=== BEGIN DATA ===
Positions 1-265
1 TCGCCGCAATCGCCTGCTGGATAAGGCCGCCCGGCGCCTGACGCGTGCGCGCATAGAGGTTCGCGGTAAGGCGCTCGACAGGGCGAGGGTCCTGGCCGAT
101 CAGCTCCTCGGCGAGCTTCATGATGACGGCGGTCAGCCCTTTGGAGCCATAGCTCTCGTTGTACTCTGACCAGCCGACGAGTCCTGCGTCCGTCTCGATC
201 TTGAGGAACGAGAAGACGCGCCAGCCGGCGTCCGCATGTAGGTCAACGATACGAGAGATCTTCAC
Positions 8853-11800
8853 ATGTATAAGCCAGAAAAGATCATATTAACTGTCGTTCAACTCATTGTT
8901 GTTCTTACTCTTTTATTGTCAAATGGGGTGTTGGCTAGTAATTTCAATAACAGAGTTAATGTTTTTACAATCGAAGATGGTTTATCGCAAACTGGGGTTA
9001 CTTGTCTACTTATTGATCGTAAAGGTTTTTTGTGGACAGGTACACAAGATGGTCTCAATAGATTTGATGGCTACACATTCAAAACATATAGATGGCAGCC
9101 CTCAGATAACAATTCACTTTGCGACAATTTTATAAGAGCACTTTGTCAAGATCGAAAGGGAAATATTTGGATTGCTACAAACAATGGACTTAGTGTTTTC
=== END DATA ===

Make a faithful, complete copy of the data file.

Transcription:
Positions 1-265
1 TCGCCGCAATCGCCTGCTGGATAAGGCCGCCCGGCGCCTGACGCGTGCGCGCATAGAGGTTCGCGGTAAGGCGCTCGACAGGGCGAGGGTCCTGGCCGAT
101 CAGCTCCTCGGCGAGCTTCATGATGACGGCGGTCAGCCCTTTGGAGCCATAGCTCTCGTTGTACTCTGACCAGCCGACGAGTCCTGCGTCCGTCTCGATC
201 TTGAGGAACGAGAAGACGCGCCAGCCGGCGTCCGCATGTAGGTCAACGATACGAGAGATCTTCAC
Positions 8853-11800
8853 ATGTATAAGCCAGAAAAGATCATATTAACTGTCGTTCAACTCATTGTT
8901 GTTCTTACTCTTTTATTGTCAAATGGGGTGTTGGCTAGTAATTTCAATAACAGAGTTAATGTTTTTACAATCGAAGATGGTTTATCGCAAACTGGGGTTA
9001 CTTGTCTACTTATTGATCGTAAAGGTTTTTTGTGGACAGGTACACAAGATGGTCTCAATAGATTTGATGGCTACACATTCAAAACATATAGATGGCAGCC
9101 CTCAGATAACAATTCACTTTGCGACAATTTTATAAGAGCACTTTGTCAAGATCGAAAGGGAAATATTTGGATTGCTACAAACAATGGACTTAGTGTTTTC